Best Practice and Delivering Value – The Future for Compliance
This paper is a contribution to the continuing debate over the increasingly important and influential role of Compliance Departments in enabling a financial services firm to meet its strategic and financial objectives. It is addressed both to Compliance Directors and to Senior Management who have a significant interest in better aligning themselves and their firms to maximise the return to stakeholders from those objectives. It proposes some answers to those who seek best practice for their Compliance function, and some criteria against which the leading Compliance Department should be benchmarked.
The requirement for change in most Compliance Departments if they are to deliver value effectively comes across clearly. Departments must re-equip and re-skill themselves with new frameworks and methodologies for risk assessment; they must obtain enhanced management information to measure and monitor Compliance. They will need to make better use of new technology if they are to report on and demonstrate Compliance to boards of directors and the Financial Services Authority. In making these changes, they must ensure that they are properly aligned with their firm’s business strategy and the expectations of its major stakeholders.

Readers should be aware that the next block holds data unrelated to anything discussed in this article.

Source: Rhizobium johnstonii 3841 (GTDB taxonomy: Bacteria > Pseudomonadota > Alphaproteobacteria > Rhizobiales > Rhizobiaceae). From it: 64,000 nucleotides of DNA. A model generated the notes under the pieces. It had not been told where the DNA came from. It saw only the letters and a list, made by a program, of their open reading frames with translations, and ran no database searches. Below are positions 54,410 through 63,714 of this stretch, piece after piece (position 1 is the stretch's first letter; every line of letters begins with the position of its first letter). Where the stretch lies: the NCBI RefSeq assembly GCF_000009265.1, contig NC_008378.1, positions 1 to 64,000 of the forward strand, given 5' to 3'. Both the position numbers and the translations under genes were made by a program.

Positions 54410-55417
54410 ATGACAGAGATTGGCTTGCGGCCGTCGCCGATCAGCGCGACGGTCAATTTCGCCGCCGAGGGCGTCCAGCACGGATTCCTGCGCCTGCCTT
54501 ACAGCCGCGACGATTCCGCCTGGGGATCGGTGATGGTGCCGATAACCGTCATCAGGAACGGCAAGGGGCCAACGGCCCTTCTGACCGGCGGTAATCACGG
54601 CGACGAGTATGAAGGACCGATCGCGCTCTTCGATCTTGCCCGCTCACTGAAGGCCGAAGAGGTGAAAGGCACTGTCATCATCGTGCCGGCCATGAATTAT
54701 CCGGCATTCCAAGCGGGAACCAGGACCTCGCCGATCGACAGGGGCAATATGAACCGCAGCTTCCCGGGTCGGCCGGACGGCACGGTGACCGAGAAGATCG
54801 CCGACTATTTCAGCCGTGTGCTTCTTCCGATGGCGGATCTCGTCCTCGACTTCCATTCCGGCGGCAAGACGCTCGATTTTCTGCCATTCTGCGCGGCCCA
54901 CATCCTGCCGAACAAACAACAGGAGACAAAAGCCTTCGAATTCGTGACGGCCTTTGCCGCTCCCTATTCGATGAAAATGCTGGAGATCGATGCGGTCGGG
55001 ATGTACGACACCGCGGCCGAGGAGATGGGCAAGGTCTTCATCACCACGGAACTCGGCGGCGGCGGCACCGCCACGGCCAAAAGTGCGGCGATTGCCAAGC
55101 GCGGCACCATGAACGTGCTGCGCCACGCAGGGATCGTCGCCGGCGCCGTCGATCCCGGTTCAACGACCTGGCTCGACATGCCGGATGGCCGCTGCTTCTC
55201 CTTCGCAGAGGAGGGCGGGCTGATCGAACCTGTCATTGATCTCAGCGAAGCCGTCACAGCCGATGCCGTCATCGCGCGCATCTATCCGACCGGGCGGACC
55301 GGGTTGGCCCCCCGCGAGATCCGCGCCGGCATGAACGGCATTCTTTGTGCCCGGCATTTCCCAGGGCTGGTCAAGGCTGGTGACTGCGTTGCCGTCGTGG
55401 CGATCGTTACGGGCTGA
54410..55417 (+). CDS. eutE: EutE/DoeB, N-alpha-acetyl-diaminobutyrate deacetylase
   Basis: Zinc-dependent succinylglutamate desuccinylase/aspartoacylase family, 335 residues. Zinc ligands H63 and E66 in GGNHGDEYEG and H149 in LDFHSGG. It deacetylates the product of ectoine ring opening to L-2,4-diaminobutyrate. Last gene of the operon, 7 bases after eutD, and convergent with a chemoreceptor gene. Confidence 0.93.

The research for this paper has been led by Andrew Podd of PricewaterhouseCoopers' Financial Services Regulatory Practice who together with other colleagues, most notably Andy Gordon, has prepared this paper, which as well as reflecting best practice, is also based on discussions with a number of leading Compliance Directors in the financial services sector and on soundings from senior regulators, leading industry executives and other PricewaterhouseCoopers colleagues. We are most grateful to all of these individuals for their contribution.
John Tattersall Financial Services Regulatory Practice Chairman, PricewaterhouseCoopers October 2002